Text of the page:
We can participate in activities that have slightly more physical impact, think tennis and soccer; and activities that have almost no burden on the physical body, think swimming and water aerobics. Some activities require considerably more money to participate, think golf; others cost nothing at all, such as a walking club that meets at the mall. It is not just the physical activity that is beneficial to health. We also gain from the social interaction with other individuals that are pursuing passions that are favorable for health. It is an opportunity to meet and make new friends while also having a support team to motivate and hold each other accountable. Thanks to the Internet there is easier access for finding other individuals that share a similar passion for whatever it is you enjoy.
It is important to remember that it does not need to be a group or team activity to be beneficial. Solo activities like yoga or bird watching can be incredibly meditative and lower stress levels. It is most important we find something to do that we enjoy and start making it part of our active life.
Consider volunteer opportunities as an option for finding your healthy passion. You may not want the daily responsibility of bringing a new pet into your home, yet feel very excited about walking dogs at the local humane shelter one day a week. There are also many opportunities to be an active volunteer at businesses and not-for-profit establishments in town. My wife Robin gives time at a local hospital cleaning and reorganizing the visitor suites for families that need to stay in town while a loved one receives care. It isn’t as physically demanding as our group workouts at boot camp, yet it does stimulate her mind and body while providing a valuable service to the families.
As we age it is important to distinguish between our chronological age and our health age. It is one thing to be 60 years old and feel 45; and a totally different experience to be 60 and feel 75. Embracing your own unique passions and pursuing them with your whole mind, body, and spirit is an important way to keep the mind, body, and spirit young and vital. Go out, go online, and go discover or rediscover your passions today. As for me, I’m heading out right now to take Zola for a walk. ~Dr. Swanz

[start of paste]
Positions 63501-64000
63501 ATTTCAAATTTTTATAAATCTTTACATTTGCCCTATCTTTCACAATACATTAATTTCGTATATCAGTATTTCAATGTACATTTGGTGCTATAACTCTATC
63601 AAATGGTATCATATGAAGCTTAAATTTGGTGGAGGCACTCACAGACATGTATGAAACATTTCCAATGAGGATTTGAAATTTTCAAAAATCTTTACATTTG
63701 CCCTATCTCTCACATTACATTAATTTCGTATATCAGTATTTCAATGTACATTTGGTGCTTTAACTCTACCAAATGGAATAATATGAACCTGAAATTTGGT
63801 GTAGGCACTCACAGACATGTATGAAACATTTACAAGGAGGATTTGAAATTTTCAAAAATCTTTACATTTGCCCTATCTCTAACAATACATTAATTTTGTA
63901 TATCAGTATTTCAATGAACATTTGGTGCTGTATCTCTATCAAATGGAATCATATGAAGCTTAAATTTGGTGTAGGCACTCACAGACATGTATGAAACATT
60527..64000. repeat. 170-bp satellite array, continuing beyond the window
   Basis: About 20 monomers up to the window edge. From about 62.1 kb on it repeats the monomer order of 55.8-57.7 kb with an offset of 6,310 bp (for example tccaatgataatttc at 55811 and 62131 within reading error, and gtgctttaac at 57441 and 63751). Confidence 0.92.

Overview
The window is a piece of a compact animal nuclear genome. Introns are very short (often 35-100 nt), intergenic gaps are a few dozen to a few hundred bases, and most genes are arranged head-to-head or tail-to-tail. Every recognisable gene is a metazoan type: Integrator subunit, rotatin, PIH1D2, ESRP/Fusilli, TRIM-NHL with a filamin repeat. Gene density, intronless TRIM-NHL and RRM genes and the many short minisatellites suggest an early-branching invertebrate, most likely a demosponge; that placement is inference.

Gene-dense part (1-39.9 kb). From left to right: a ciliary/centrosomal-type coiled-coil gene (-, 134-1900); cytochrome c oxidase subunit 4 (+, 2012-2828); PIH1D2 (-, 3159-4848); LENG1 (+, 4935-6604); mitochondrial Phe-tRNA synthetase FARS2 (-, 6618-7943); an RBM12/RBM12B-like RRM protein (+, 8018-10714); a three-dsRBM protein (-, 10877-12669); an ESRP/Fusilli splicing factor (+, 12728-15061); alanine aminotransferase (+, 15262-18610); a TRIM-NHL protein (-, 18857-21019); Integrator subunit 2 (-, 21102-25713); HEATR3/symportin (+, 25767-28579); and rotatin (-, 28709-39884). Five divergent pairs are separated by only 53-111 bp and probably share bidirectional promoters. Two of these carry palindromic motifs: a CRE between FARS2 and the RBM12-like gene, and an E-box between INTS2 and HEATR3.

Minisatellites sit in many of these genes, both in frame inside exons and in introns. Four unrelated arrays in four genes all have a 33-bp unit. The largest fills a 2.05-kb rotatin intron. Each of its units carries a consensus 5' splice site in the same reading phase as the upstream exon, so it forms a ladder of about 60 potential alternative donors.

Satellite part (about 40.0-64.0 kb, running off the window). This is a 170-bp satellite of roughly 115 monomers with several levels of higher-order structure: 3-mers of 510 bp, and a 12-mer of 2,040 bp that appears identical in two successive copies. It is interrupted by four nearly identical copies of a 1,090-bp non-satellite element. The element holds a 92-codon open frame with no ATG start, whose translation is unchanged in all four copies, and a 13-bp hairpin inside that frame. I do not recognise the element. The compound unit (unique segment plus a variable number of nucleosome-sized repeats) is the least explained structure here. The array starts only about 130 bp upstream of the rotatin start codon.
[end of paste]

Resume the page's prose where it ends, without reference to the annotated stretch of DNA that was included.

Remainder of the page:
Dr. Swanz was awarded the prestigious Daphne Blayden award for his commitment to Naturopathic Medicine, Academic Excellence, Compassion, Perseverance, a Loving Sense of Humor and a Positive, Supportive Outlook by his colleagues and staff at SCNM.
He is a Board Certified Naturopathic Physician with advanced training in classical homeopathy and nutrition. Dr. Swanz is a Fellow of the Homeopathic Association of the Naturopathic Physicians. He currently supports individuals on the journey to health through his Vital Force Naturopathy practice, integrating the best of his conventional and holistic medical training. Dr. Swanz specializes in homeopathy, pediatrics and family medicine. He is passionate about healing and is driven by the desire to see all people be the most healthy individual they can be.